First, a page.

For both the public and private sector, agility is starting to outweigh cost when it comes to cloud computing.
A new Harvard Business Review survey released Wednesday found that large and midsize organizations that have adopted cloud computing have seen an increase in business agility.
Seventy-four percent of the 527 people surveyed said their business has gained “some” to “significant” advantages thanks to cloud implementation. When asked how cloud allowed businesses to achieve those advantages, the respondents said cloud enhanced their responses to market changes, provided easier data accessibility and boosted collaboration between team members.
“None of these businesses were leading with, ‘We’ve saved money,'” said Angelia Herrin, a research director for Harvard Business Review. “Two or three years ago, people said, ‘If you just adopt cloud to do things cheaper and faster, you’re going to miss out. Someone is going to eat your lunch.’ I think this report points out that people are beginning to get that, and the power users and [cloud] enthusiasts get that.”
Helen Donnelly, the cloud marketing director for Verizon (a co-sponsor of the survey), said the survey shows some “interesting parallels” to the way the public sector is integrating its own cloud computing services.
“I think this shift toward not just looking at cloud as a race-to-the-bottom commodity cost saver but more as an enabler of agility is relevant to the public sector,” Donnelly said.
Donnelly said there can be a “meeting of the minds” as to how the public and private sector can learn from each other’s cloud integration.
“There are certain aspects of cloud adoption and standards with respect to process and methodology that the private sector could do well to learn from the public sector,” Donnelly said.
One aspect of cloud computing where the public and private sector differ is security. In the study, 65 percent of respondents said cloud has either increased security or had a neutral impact.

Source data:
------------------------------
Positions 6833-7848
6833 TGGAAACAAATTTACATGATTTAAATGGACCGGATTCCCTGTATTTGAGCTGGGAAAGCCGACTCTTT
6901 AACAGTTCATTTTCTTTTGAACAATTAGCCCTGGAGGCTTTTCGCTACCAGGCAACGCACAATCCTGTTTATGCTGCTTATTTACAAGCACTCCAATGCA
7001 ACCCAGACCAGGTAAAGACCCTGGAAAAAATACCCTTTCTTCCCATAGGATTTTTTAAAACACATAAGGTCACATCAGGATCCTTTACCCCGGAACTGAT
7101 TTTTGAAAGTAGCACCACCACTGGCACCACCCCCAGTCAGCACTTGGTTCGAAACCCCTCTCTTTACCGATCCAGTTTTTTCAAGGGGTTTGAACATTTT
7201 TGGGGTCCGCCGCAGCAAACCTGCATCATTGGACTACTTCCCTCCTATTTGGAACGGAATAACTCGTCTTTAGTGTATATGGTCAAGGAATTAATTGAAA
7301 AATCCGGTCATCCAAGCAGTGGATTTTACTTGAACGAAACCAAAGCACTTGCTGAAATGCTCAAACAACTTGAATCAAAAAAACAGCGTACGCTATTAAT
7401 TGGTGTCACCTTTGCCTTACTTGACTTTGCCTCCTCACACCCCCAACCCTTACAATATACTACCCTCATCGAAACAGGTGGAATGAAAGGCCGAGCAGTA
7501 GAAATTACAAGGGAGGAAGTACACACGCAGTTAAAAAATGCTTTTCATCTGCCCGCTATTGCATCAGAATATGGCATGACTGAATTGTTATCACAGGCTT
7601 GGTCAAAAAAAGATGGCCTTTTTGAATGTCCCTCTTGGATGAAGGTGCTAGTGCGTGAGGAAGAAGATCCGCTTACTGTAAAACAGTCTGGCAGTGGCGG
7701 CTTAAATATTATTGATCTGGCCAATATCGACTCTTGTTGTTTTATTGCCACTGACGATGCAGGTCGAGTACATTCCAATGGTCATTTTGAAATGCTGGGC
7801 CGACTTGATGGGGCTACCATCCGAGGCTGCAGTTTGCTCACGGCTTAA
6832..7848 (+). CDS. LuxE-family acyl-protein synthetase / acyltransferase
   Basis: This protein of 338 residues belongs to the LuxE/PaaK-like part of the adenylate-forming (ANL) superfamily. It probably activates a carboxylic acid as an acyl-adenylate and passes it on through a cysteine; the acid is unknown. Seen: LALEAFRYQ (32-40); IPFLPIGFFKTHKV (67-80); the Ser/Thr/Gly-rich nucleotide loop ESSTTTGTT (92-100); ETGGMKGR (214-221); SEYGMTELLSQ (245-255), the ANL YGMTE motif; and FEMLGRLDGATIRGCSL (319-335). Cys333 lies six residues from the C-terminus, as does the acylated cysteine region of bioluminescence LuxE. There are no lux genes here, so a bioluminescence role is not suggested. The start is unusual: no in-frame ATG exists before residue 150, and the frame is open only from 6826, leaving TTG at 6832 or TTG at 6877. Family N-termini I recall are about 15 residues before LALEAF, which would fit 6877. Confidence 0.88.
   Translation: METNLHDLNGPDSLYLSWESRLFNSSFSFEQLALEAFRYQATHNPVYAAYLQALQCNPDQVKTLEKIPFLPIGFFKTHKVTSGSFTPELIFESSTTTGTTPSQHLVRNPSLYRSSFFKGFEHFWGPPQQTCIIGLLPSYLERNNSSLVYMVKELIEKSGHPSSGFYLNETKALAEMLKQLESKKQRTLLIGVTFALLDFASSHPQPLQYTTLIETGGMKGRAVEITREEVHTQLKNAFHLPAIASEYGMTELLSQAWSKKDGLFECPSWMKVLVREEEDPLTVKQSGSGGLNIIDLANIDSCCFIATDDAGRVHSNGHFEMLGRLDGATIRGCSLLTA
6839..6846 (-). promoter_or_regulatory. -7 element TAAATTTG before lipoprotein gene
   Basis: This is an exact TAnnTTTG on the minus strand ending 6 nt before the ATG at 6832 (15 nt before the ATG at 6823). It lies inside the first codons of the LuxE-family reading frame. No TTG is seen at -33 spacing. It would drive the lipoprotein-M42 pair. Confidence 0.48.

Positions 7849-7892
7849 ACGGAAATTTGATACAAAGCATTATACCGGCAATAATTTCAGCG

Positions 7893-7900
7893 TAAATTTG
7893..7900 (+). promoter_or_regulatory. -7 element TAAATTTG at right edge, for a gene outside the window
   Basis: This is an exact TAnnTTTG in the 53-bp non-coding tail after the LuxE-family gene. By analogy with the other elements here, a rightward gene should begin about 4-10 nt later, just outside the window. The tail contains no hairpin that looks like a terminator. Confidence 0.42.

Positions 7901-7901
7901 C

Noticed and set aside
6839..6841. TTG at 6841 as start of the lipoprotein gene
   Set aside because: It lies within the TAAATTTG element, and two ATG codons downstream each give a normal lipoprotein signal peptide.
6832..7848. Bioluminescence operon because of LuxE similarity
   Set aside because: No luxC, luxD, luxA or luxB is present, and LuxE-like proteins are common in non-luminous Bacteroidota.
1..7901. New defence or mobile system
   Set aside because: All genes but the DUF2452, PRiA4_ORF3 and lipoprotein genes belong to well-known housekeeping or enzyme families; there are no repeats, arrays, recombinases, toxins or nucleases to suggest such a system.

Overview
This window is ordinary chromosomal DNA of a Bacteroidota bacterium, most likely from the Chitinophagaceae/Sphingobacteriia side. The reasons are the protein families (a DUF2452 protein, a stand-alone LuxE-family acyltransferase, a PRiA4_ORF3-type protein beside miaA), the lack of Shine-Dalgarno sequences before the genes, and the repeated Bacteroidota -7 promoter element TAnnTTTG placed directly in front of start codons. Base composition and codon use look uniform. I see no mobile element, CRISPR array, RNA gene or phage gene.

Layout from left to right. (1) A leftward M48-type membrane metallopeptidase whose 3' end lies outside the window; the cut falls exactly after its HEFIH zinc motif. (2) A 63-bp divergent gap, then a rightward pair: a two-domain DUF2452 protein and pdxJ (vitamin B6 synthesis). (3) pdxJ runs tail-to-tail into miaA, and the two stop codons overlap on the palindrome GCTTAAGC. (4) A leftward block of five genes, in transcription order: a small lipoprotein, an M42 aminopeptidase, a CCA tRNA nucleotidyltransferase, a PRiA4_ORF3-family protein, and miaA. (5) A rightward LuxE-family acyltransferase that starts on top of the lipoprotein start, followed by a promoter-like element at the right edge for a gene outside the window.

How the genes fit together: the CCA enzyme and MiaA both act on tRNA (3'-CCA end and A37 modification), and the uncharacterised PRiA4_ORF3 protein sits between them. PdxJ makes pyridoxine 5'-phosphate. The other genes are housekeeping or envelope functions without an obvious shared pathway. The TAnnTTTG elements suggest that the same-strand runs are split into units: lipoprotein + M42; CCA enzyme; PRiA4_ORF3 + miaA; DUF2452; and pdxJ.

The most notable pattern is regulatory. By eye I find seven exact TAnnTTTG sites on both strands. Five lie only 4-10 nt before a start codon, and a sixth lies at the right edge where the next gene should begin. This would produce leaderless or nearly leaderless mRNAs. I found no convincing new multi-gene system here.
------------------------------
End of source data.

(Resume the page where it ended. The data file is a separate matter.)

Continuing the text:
“Security is notably absent as a consideration for concerns about the cloud,” Donnelly said. “Businesses are turning a blind eye to IT as an enabler, saying, ‘I don’t have to worry about that and can use my credit card and go buy the cores I need and I’m good.'”
Donnelly said the government’s approach to cloud security has been “a little more pragmatic,” pointing to the Defense Information Systems Agency as an example.
“They talk about this catalog of standardized services and architectures to leverage the cloud but also effectively standardize the approach to [how] this capability is going to be delivered to [other] defense agencies,” she said.
Companies who consider themselves “enthusiasts” of cloud computing are also tinkering with a hybrid of public and private cloud use. Cloud enthusiasts were almost split between fully-private and hybrid cloud use (40 percent to 39 percent, respectively) while those who were cautious about cloud tend to stick to private models.
Donnelly said while the public sector would need to work out the kinks before integrating a hybrid model, she sees room for it.
“Hybrid cloud is a great concept, but how you securely share and connect those clouds together is really fundamental to how this is going to work,” she said. “There’s definitely the large majority moving towards private cloud, but I think when you look at the development of tech life cycle, of how applications get built, some of the front end pieces [can] easily be done in public cloud.”
You can access the full Harvard Business Review report on Verizon’s website.